Sunday, February 11, 2007

Who needs rodents and shadows?

A spark of deep cobalt landed on a wire fence as I passed yesterday: a male mountain bluebird in all his royal blue finery. It's not unusual to have a few stick around through the winter here (often inspiring a surprised or worried phone call from a tender-hearted observer), but something's definitely afoot. Or a-wing, as the case may be. In the last 24 hours I've had two phone calls and a conversation on the trail which all began with "I just saw a bluebird!"

I remember being quite surprised the first time I learned that migrations labeled "spring" and "fall" really have little to do with either of those calendar designations. (I was well over 30.) As a child I had learned the Universal Truth that "birds fly south for the winter," and at no time since had I received any information to challenge, or at least qualify, that statement.

Why did no one ever explain, for example, that migration is a two-way trip? Sure, the fact that we didn't run out of birds implied that they must also "fly north for the summer"... by why was that deemed the less interesting fact? Why was departure the icon, instead of arrival? And why the implication that nothing noteworthy happened in between?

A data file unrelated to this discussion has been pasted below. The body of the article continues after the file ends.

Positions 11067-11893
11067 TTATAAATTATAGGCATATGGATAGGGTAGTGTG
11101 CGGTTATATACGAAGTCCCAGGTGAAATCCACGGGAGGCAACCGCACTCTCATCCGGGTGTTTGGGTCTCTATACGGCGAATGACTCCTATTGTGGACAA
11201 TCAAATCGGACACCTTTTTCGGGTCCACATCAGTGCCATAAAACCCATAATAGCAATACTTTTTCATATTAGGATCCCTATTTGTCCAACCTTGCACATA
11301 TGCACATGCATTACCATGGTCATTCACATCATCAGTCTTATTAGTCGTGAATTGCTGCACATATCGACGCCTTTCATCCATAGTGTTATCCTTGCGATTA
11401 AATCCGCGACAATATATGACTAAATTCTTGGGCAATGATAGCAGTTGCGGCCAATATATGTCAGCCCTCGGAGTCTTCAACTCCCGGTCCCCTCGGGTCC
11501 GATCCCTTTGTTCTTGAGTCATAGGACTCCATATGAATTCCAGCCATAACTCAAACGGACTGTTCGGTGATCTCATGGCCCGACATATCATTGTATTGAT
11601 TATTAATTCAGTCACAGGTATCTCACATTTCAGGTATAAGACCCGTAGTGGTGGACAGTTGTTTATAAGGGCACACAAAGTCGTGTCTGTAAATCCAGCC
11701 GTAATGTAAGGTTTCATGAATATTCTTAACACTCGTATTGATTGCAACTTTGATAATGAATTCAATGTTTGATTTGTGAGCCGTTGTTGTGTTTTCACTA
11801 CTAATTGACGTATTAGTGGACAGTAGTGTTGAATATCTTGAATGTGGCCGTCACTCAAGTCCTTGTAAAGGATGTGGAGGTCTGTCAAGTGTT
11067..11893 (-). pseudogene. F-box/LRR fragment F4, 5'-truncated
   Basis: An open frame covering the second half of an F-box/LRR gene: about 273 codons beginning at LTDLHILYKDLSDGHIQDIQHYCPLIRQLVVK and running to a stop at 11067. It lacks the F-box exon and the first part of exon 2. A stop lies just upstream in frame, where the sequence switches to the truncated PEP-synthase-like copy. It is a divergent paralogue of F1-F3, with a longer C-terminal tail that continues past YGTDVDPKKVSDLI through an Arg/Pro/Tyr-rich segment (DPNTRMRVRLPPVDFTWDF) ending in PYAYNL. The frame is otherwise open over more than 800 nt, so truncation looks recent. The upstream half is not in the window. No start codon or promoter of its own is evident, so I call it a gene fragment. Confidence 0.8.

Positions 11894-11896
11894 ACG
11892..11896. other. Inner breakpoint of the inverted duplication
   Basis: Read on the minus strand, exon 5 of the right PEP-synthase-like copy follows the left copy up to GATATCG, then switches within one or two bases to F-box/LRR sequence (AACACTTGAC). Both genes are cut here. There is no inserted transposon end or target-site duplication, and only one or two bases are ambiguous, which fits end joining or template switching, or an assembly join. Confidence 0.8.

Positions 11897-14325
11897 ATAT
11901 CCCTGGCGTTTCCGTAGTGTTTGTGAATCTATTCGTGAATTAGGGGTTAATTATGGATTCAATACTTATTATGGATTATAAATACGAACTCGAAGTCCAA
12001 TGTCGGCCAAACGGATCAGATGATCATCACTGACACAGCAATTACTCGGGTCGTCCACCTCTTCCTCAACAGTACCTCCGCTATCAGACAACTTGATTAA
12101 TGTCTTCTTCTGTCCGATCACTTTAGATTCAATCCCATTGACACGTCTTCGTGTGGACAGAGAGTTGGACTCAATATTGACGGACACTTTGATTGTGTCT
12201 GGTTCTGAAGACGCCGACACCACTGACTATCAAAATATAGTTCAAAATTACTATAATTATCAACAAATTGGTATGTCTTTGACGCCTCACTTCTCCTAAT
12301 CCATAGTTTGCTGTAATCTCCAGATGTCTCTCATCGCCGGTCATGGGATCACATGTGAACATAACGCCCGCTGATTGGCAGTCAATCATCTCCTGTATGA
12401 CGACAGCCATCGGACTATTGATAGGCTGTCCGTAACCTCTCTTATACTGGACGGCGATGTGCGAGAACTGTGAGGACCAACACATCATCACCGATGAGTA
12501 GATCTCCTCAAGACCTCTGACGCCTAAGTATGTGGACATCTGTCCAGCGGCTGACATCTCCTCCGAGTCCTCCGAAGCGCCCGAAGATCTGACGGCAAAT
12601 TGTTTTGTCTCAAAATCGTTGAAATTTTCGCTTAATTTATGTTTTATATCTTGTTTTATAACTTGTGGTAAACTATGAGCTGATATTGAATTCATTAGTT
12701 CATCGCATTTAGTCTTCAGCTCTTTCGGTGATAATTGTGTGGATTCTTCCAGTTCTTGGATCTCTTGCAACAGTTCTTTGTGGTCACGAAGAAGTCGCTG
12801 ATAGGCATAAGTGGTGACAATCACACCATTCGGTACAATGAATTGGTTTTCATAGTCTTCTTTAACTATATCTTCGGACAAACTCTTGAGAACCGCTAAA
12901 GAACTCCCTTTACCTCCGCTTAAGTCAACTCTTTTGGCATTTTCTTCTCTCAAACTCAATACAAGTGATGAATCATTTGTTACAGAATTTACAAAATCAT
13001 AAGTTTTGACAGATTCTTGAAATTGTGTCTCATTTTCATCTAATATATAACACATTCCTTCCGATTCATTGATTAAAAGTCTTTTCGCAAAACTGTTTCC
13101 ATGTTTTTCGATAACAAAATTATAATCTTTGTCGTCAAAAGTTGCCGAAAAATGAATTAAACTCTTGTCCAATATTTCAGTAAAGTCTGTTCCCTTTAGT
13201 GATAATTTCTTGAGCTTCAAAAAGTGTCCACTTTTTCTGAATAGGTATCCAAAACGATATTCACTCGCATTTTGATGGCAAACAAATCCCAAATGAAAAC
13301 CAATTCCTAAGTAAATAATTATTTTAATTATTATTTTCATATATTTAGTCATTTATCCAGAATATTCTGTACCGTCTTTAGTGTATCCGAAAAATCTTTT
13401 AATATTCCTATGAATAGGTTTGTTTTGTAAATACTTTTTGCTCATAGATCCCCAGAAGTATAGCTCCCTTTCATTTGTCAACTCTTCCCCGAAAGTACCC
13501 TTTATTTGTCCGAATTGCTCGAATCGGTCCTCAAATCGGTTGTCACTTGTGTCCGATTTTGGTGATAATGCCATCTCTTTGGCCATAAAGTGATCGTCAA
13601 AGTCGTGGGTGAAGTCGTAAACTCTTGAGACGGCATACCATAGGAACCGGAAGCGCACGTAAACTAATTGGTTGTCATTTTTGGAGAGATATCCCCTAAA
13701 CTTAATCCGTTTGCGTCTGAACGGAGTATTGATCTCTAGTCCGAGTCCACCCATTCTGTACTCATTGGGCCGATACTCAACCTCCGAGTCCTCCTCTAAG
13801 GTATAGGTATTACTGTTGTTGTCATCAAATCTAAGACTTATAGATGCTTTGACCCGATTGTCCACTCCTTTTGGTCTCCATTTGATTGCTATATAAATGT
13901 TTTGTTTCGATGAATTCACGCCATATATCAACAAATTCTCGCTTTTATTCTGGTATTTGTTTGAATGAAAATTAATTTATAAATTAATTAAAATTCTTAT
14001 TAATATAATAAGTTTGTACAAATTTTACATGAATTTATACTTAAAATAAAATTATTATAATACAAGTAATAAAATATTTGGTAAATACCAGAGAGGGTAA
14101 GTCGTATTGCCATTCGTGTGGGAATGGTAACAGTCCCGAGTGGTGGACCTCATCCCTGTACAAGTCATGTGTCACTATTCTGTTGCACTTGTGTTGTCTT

Sure, there are some quiet moments in the year, but around here owls have already begun nesting preparations. Song sparrows and house finches are singing up a storm. Dippers are chasing each other in the river. Waterfowl are bobbing, stalking, calling, flirting. Bluebirds are appearing on fences. Despite all this, the landscape still looks like winter: ochre and brown and gray as a broken cottonwood branch.

Halfway though my walk I was stopped by a woman ("I saw a bluebird!") who commented on the exuberance of this morning's birdsong. "It's only February," she said, "but doesn't it all seem like it means something?" I could tell she hardly dared to hope-- that she, too, had learned the Universal Truth that said nothing more about bird life and February than "south." "Doesn't it seem a little like... well... sort of like... spring?"

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